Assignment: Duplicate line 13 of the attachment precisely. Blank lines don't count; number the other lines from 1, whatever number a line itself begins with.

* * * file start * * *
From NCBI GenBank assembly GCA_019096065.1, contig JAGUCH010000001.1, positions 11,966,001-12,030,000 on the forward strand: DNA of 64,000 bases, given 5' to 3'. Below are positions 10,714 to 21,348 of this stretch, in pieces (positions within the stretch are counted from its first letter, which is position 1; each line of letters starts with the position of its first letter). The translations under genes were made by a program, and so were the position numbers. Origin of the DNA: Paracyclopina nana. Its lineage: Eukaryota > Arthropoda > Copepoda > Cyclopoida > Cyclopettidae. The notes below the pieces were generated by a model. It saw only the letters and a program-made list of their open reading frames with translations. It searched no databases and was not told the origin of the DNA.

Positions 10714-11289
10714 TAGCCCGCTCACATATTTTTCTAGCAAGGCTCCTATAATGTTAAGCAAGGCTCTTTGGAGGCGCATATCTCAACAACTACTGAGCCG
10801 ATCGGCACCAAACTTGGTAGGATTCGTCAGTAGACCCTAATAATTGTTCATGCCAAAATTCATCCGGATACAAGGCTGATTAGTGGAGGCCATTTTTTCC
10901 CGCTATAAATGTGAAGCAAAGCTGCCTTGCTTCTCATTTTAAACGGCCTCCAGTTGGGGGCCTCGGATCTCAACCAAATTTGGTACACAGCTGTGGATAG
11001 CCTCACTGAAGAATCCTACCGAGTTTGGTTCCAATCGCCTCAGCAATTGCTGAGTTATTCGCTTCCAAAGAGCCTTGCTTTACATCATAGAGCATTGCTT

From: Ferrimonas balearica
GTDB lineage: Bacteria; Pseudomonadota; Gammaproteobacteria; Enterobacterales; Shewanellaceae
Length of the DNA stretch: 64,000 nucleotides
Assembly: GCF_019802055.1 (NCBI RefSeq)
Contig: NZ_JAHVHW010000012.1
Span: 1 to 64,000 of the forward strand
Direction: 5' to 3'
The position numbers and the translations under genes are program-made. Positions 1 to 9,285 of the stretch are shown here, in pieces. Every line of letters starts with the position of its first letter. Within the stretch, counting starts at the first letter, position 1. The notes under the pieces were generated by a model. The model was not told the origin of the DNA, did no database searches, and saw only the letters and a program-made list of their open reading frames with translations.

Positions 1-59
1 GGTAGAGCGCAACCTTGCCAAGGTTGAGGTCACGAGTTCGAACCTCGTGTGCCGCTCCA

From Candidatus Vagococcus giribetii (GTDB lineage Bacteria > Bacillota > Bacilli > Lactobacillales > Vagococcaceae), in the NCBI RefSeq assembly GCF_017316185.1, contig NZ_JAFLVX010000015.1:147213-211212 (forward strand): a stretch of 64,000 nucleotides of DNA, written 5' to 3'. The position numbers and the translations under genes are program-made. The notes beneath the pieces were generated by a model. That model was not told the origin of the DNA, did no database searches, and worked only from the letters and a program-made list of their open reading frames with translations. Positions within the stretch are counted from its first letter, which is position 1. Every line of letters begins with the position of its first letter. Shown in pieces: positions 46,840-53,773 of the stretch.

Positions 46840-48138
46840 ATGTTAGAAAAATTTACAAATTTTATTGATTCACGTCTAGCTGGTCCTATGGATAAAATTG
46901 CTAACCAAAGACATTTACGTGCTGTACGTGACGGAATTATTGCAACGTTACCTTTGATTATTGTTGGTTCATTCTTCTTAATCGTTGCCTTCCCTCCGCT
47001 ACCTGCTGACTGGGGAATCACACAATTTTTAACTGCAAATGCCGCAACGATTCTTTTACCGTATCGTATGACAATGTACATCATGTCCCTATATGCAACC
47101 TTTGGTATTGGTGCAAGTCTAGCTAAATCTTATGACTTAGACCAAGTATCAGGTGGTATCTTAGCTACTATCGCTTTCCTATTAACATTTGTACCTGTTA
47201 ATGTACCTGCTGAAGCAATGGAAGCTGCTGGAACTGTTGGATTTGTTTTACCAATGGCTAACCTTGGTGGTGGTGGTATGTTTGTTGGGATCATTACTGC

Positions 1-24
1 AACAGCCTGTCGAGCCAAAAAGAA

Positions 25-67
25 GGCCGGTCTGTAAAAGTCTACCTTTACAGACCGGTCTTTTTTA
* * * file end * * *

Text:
Direction: 5' to 3'